As one of DB Schenker’s largest markets for integrated freight and logistics services, each day Schenker Singapore handles billions of dollars’ worth of inventory for clients across a wide range of industries. “We’ve grown our footprint in Singapore to become a significant player in Air Freight, Ocean Freight, Contract Logistics/Supply Chain Management, Global Projects/Oil & Gas, as well as Fairs and Exhibitions.”
However, the business soon realised it could not depend solely on its growing air and ocean freight divisions. “Singapore’s manufacturing landscape was evolving,” Charlie recalls. “From low-cost manufacturers producing low-value bulky goods, which provided significant freight volume; we saw the shift to more sophisticated and precise manufacturing of high-value goods, that were physically smaller in size. Therefore, we decided to place a strong focus on growing our contract logistics supply chain. Today, we are one of the largest warehouse solutions providers in Singapore.”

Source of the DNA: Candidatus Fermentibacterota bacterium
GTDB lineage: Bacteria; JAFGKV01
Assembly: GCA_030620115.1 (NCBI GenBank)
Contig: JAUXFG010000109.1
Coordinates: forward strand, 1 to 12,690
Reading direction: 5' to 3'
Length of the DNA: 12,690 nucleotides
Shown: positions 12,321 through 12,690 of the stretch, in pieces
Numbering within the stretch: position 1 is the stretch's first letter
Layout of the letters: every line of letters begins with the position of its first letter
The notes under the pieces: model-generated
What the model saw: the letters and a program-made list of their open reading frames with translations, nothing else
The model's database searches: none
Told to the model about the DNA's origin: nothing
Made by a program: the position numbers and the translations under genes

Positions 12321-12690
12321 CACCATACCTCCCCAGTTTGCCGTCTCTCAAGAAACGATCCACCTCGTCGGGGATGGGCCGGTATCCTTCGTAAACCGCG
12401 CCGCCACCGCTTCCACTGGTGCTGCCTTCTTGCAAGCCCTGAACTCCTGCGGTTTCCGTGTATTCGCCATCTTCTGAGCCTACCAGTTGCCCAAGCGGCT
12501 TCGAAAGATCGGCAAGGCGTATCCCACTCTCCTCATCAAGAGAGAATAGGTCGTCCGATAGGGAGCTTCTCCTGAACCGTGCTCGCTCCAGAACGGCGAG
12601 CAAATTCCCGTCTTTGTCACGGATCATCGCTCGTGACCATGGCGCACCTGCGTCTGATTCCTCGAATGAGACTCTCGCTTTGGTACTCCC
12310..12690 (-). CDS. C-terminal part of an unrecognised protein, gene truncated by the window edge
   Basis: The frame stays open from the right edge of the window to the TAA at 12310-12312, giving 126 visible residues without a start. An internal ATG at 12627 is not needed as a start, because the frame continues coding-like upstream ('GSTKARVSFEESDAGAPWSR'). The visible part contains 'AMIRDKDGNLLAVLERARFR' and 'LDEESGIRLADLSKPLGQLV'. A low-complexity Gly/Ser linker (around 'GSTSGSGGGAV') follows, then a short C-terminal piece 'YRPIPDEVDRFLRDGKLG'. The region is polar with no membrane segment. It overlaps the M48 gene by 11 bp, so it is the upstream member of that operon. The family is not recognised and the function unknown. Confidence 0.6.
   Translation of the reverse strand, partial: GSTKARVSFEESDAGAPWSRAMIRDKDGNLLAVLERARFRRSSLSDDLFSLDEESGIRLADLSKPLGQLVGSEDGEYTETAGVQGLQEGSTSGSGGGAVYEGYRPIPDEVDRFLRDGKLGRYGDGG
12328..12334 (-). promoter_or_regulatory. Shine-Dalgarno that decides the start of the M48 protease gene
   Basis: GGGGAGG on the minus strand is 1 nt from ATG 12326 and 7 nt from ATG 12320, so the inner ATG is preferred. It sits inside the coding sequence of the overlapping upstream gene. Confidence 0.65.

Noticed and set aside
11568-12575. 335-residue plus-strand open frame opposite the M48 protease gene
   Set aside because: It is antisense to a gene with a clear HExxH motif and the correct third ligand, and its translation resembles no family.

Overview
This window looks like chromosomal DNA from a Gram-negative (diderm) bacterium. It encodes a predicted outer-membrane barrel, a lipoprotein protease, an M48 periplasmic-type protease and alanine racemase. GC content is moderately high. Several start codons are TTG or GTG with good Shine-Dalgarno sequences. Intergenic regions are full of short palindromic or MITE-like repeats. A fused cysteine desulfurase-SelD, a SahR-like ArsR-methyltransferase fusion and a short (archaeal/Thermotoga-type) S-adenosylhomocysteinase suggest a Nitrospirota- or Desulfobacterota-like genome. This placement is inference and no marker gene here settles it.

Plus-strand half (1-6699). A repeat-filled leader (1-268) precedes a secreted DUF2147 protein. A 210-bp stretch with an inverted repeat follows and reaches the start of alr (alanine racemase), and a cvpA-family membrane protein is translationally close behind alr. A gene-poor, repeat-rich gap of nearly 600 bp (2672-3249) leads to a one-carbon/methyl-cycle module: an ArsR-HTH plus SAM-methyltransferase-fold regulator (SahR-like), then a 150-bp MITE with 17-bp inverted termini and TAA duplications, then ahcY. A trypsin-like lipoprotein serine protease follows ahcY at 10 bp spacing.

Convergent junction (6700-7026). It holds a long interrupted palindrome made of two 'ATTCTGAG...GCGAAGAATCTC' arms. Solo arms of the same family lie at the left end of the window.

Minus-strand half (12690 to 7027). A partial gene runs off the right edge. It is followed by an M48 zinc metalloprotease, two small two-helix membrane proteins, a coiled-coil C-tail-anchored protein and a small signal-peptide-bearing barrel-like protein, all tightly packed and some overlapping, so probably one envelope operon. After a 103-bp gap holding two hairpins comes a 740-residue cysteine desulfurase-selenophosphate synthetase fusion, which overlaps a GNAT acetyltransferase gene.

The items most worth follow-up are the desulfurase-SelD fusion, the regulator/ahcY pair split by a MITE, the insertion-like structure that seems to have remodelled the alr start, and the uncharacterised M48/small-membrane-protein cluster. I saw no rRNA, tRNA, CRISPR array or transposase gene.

The success story of Schenker logistics dates all the way back to the railroads in the 19th century when Gottfried Schenker founded Schenker & Co. in Vienna, Austria, in 1872. German railway giant Deutsche Bahn (DB) laid the foundation for a world-renowned combination of logistics leaders — Stinnes AG and Schenker — in 2002, giving both DB and Schenker a rich history and a promising future.